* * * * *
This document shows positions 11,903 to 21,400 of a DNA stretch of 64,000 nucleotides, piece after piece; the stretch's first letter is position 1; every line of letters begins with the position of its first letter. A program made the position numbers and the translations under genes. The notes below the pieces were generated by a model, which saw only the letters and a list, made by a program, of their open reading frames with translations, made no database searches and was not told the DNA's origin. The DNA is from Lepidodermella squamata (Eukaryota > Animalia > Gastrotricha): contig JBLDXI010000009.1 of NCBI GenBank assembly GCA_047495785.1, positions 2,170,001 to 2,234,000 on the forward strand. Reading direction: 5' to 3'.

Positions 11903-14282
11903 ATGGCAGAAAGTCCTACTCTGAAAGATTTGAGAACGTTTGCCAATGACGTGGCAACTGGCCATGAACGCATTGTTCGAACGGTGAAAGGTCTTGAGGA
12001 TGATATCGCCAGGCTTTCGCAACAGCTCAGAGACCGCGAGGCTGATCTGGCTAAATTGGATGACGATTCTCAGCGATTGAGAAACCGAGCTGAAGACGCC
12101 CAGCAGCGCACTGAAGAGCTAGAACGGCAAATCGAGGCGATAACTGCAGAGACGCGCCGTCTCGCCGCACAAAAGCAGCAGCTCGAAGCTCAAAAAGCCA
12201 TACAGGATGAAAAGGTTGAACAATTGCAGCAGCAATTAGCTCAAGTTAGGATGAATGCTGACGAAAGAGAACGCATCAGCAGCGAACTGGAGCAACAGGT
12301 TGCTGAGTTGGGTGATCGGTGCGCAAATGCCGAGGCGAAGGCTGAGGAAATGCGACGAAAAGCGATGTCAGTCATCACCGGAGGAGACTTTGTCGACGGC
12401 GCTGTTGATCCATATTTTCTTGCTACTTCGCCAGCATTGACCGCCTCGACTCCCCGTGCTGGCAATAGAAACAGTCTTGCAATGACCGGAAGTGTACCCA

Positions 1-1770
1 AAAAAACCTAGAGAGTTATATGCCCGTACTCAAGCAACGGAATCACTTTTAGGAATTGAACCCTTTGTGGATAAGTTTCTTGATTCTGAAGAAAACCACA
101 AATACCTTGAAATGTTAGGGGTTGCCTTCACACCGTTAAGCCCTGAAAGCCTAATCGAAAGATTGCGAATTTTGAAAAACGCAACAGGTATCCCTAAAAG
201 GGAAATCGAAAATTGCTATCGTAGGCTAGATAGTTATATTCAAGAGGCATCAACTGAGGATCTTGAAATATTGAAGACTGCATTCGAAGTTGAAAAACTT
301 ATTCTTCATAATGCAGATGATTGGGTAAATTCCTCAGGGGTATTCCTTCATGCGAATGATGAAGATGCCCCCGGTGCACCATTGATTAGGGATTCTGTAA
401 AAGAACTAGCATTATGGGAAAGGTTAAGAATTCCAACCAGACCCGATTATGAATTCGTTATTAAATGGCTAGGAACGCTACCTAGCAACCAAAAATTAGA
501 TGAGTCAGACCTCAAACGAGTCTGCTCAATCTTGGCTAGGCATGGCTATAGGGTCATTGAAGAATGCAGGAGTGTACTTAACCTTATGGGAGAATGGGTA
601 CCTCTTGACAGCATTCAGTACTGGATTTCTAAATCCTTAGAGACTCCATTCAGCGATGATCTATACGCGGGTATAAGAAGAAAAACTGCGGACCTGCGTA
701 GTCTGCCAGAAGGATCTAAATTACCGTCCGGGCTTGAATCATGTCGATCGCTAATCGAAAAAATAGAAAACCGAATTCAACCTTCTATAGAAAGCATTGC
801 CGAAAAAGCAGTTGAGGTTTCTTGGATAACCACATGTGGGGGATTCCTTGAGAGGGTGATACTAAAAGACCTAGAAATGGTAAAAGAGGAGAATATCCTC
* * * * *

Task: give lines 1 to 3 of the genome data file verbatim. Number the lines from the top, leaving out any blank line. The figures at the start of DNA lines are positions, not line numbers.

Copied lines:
This document shows positions 11,903 to 21,400 of a DNA stretch of 64,000 nucleotides, piece after piece; the stretch's first letter is position 1; every line of letters begins with the position of its first letter. A program made the position numbers and the translations under genes. The notes below the pieces were generated by a model, which saw only the letters and a list, made by a program, of their open reading frames with translations, made no database searches and was not told the DNA's origin. The DNA is from Lepidodermella squamata (Eukaryota > Animalia > Gastrotricha): contig JBLDXI010000009.1 of NCBI GenBank assembly GCA_047495785.1, positions 2,170,001 to 2,234,000 on the forward strand. Reading direction: 5' to 3'.

Positions 11903-14282
11903 ATGGCAGAAAGTCCTACTCTGAAAGATTTGAGAACGTTTGCCAATGACGTGGCAACTGGCCATGAACGCATTGTTCGAACGGTGAAAGGTCTTGAGGA